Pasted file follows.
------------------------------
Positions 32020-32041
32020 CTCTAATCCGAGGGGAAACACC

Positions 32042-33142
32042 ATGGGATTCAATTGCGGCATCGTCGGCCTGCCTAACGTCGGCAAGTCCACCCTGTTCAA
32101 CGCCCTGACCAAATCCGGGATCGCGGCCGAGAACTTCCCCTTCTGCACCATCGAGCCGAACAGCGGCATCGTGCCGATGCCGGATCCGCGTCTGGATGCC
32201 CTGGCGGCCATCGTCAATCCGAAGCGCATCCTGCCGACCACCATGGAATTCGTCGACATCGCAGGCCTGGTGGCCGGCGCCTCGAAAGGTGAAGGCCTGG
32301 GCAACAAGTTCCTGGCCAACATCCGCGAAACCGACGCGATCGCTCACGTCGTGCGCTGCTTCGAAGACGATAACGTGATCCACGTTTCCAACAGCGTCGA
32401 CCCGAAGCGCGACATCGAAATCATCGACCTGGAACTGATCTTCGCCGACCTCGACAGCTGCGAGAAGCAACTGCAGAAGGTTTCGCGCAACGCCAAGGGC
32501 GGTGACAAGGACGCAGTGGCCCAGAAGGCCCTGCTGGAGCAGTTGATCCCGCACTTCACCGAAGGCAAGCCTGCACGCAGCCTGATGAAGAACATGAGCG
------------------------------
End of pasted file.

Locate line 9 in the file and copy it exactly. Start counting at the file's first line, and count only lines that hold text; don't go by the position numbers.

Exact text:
32501 GGTGACAAGGACGCAGTGGCCCAGAAGGCCCTGCTGGAGCAGTTGATCCCGCACTTCACCGAAGGCAAGCCTGCACGCAGCCTGATGAAGAACATGAGCG